In recent years, criminal justice reformers have focused their attention on pretrial detention as a uniquely solvable contributor to the horrors of modern mass incarceration. While reform of bail practices can take many forms, one of the most pioneering and controversial techniques is the adoption of actuarial models to inform pretrial decision-making. These models are designed to supplement or replace the unpredictable and discriminatory status quo of judicial discretion at arraignment. This Note argues that policymakers should experiment with risk assessment instruments as a component of their bail reform efforts, but only if appropriate safeguards are in place. Concerns for ...


Cabining Judicial Discretion Over Forensic Evidence With A New Special Relevance Rule, Emma F.E. Shoucair 2018 University of Michigan Law School

Cabining Judicial Discretion Over Forensic Evidence With A New Special Relevance Rule, Emma F.E. Shoucair

Michigan Law Review

Modern forensic evidence suffers from a number of flaws, including insufficient scientific grounding, exaggerated testimony, lack of uniform best practices, and an inefficacious standard for admission that regularly allows judges to admit scientifically unsound evidence. This Note discusses these problems, lays out the current landscape of forensic science reform, and suggests the addition of a new special relevance rule to the Federal Rules of Evidence (and similar rules in state evidence codes). This proposed rule would cabin judicial discretion to admit non-DNA forensic evidence by barring prosecutorial introduction of such evidence in criminal trials absent a competing defense expert or ...


Reconciling Brady And Pitchess: Association For Los Angeles Deputy Sheriffs V. Superior Court, And The Future Of Brady Lists, Ryan T. Cannon 2018 University of San Diego

Reconciling Brady And Pitchess: Association For Los Angeles Deputy Sheriffs V. Superior Court, And The Future Of Brady Lists, Ryan T. Cannon

San Diego Law Review

In 2014, the Los Angeles County Sherriff’s Department (LASD) joined a growing number of law enforcement agencies utilizing “Brady lists”; a system by which prosecutorial agencies are notified of potential Brady/Giglio material in a police officer’s personnel file. These lists enable prosecutors to comply with their constitutional Brady disclosure obligations—to turn over all evidence material to guilt or punishment, including impeachment material. However, in 1978 California made the contents of police officer personnel files confidential with the passage of the Pitchess statutes. Since that time, California courts have wrestled with the extent of allowable disclosure under ...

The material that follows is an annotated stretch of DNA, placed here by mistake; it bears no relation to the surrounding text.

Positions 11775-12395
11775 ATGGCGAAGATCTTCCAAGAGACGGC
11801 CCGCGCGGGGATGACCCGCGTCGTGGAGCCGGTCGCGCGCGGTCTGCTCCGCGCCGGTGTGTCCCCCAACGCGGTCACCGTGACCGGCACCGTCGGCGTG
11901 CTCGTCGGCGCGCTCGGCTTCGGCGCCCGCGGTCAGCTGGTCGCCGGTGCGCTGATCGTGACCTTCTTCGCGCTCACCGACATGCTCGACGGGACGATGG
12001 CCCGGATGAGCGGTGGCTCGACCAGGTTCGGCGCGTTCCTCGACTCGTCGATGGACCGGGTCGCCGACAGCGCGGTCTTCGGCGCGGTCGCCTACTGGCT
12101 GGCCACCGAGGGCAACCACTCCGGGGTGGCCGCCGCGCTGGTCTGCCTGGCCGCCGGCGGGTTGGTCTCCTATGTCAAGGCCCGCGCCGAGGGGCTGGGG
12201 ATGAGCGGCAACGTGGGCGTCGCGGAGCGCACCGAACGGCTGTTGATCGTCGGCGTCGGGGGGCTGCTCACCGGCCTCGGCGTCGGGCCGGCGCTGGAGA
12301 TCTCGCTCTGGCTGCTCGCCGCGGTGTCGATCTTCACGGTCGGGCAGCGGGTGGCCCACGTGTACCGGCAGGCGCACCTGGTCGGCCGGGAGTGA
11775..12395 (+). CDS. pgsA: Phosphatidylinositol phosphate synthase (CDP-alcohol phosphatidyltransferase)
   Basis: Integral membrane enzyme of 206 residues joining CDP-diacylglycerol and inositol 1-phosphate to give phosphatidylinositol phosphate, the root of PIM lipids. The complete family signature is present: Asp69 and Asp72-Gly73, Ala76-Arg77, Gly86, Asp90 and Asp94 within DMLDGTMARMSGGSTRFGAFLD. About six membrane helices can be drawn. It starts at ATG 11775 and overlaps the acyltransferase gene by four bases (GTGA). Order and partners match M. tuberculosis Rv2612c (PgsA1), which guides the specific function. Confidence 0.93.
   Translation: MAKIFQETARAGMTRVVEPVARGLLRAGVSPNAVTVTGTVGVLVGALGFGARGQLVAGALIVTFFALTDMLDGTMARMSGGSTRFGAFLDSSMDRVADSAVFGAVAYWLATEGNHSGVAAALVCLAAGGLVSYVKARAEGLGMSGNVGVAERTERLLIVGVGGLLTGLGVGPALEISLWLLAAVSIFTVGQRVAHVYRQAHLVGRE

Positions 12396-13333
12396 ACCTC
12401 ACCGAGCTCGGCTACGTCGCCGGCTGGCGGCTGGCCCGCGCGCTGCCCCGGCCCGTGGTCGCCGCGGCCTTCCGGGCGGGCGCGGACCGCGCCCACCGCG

Still Living After Fifty Years: A Census Of Judicial Review Under The Pennsylvania Constitution Of 1968, Seth F. Kreimer 2018 University of Pennsylvania Law School

Still Living After Fifty Years: A Census Of Judicial Review Under The Pennsylvania Constitution Of 1968, Seth F. Kreimer

Faculty Scholarship at Penn Law

The year 2018 marked the fiftieth anniversary of the Pennsylvania Constitution of 1968. The time seems ripe, therefore, to explore the Pennsylvania Supreme Court’s exercise of judicial review under the 1968 Pennsylvania Constitution. This Article constitutes the first such comprehensive exploration.

The Article begins with an historical overview of the evolution of the Pennsylvania Constitution, culminating in the Constitution of 1968. It then presents a census of the 372 cases in which the Pennsylvania Supreme Court has vindicated distinctive Pennsylvania Constitutional rights under the Constitution of 1968.

Analysis of these cases leads to three conclusions:

1. Exercise of independent ...


Legal Optimism: Restoring Trust In The Criminal Justice System Through Procedural Justice, Positive Psychology And Just Culture Event Reviews, John Hollway 2018 University of Pennsylvania

Legal Optimism: Restoring Trust In The Criminal Justice System Through Procedural Justice, Positive Psychology And Just Culture Event Reviews, John Hollway

Master of Applied Positive Psychology (MAPP) Capstone Projects